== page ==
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A few of my friends in our community studio have purchased small containers of "flux".   The flux is meant to be brushed over or under

the glaze.  I'm the glaze maker and a few people approached me about making our own.  It's cone 6 stuff and I just figured it was probably

water, frit 3134 (or something similar), and a little bit of clay.  Has anyone experimented with this stuff and/or made up their own recipe?  

                       

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5 hours ago, mrcasey said:

A few of my friends in our community studio have purchased small containers of "flux".   The flux is meant to be brushed over or under

the glaze.  I'm the glaze maker and a few people approached me about making our own.  It's cone 6 stuff and I just figured it was probably

water, frit 3134 (or something similar), and a little bit of clay.  Has anyone experimented with this stuff and/or made up their own recipe?  

                       

I have seen it or a version of it from Mayco  I believe and think it likely is a Boron based addition. Frit would be the likely answer in my view. Quite a bit of testing involved though to see how this works with various glazes and what concentration to make it, let alone which frit to use. Low alumina Frit would be my best guess. Below I have attached a list of Frits from lowest to highest alumina.

Most Frits contain sodium and calcium though as well as boron. I have sorted a list below lowest to highest alumina. It is a bit deceiving as 3134 contains no alumina yet appears at the bottom of the list. Go excel sorting! It might be one of my first trials. As to how much, I might be inclined to look at the thickness of the commercial product for an idea but they likely contains CMC for brush-ability.  Trial and testing probably gets you something very similar.

Analytically I have used the Katz boron research to dial in various cones. For instance 0.42 Boron in UMF gets me cone 04 and 0.15 gets me cone six. So when I want a slightly runny boron  glaze  I will try and dial in say cone 4  ish and test, knowing that firing to cone six likely will make it move a bit. This is easy to do with a recipe and simple progressions made, but just brushing coats on would be a guess so testing seems the only way to come up with the right variability.

My guess, your frit ( boron ) idea seems solid but have not run tests on this. If ya figure it out, post it back here for everyone.

D5A44039-CF10-46F1-A40B-E1FE60FDD3C1.jpeg

Edited by Bill Kielb

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Have a look at Strontium Crystal Magic and Jens Juicy Fruit. I use them for layering, primarily because they introduce a certain degree of flow in otherwise stable glazes. They are both good at cone 6.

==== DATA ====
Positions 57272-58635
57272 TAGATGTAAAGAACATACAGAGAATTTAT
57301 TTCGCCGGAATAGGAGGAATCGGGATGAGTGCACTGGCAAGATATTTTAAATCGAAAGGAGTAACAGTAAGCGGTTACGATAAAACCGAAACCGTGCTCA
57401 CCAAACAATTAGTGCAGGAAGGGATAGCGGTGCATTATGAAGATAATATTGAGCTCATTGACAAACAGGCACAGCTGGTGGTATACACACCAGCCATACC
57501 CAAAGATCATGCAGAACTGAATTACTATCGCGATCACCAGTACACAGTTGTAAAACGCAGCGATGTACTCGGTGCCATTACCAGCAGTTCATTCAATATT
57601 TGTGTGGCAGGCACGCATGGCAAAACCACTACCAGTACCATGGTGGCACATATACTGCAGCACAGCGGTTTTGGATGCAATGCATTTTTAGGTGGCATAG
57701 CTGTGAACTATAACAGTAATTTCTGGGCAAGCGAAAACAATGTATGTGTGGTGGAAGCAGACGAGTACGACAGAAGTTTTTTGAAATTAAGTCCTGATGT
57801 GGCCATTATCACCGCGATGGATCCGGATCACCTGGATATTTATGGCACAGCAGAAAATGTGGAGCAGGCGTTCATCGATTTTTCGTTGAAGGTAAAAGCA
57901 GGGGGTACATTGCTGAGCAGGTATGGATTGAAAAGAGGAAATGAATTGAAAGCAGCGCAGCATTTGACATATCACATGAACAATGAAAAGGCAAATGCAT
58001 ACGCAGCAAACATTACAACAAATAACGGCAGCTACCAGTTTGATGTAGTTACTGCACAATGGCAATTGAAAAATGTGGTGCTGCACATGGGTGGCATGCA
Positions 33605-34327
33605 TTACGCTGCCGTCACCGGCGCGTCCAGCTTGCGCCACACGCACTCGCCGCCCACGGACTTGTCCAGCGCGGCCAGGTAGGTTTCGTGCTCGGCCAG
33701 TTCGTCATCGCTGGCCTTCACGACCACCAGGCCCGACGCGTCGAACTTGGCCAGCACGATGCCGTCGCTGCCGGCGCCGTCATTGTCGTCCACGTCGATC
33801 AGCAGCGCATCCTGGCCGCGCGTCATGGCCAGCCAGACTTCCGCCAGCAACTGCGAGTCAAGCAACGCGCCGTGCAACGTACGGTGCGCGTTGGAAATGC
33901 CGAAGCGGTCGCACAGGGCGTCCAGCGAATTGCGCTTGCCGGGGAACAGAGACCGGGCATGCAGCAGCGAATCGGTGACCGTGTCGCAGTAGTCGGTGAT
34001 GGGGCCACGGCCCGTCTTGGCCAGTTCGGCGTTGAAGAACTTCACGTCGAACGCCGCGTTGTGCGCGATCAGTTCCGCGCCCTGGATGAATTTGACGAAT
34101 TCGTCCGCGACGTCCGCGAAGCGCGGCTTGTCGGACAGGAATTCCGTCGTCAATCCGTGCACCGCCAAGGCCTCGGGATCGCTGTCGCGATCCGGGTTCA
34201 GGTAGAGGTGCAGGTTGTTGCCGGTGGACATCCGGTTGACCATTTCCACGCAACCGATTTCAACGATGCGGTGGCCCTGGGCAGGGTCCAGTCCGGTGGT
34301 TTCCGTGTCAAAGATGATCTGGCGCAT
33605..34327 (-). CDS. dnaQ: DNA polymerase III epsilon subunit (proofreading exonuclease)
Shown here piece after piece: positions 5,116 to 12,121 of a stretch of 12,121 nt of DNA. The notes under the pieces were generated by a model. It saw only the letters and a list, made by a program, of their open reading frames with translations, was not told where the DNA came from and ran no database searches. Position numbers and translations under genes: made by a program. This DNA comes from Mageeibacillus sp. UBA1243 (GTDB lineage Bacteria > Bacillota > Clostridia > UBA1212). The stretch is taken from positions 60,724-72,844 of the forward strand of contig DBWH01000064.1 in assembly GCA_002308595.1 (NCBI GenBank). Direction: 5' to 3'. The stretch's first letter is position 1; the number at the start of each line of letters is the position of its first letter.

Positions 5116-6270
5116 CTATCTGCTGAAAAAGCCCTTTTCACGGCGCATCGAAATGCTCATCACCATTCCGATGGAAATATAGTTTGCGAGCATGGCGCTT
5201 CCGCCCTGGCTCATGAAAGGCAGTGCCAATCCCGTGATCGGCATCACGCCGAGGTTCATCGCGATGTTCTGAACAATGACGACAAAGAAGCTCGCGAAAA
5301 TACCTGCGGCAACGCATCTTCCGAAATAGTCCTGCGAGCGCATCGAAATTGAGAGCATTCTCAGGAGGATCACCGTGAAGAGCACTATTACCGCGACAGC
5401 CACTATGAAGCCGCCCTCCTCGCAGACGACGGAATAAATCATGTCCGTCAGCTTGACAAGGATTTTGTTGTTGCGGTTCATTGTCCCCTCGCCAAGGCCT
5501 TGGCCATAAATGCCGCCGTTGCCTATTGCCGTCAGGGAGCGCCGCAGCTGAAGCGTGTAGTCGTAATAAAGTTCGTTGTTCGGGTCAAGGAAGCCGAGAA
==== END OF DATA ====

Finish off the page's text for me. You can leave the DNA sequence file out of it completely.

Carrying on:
/Sofus

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5 hours ago, Sofusryge said:

Have a look at Strontium Crystal Magic and Jens Juicy Fruit. I use them for layering, primarily because they introduce a certain degree of flow in otherwise stable glazes. They are both good at cone 6.

/Sofus

SCM hasn't ever made a glaze flow for me, usually the opposite, it's matte and sucks up other glazes, but definitely makes them a bit more variable!  JJF definitely adds some movement though!

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SCM is a glaze runner for me. Pete's Seafoam over cool, Val's Turquoise over cool, Tony Hansen's G1214Z base with 6% rutile, 3% copper carb and 1.5% cobalt carb over cool  - all of these will run pretty good - testing will determine how much to apply - it will run. I have a Butterscotch that runs if over Warm.

I wonder if the firing schedule might influence the amount of running?

 

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Could be, here's a pot I just pulled today, it's variegated slate blue over SCM, the runs are a blue ash glaze that runs no matter what, but yeah.

Pay no mind to the large blistery things, was doing an experiment for a friend on adding rock salt to the surface and well... Scabs.

 

IMG_20190722_135029-1209x1612.jpg

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23 minutes ago, Babs said:

Salt in an electric kiln. You're a brave man Liam!

Was just a couple chunks of rock salt, but it doesn't look like it did much at cone 6 unfortunately.  I was expecting it to flux a bit, he was expecting it to just fall off the vessel when it heated, we both were wrong haha.  I wasn't too concerned about the salt vaporizing considering a have plenty of sodium in my glazes to begin with in the form of soda potash and soda ash.

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I use a soda wash on unglazed areas from time to time . Does the elements no good I gather.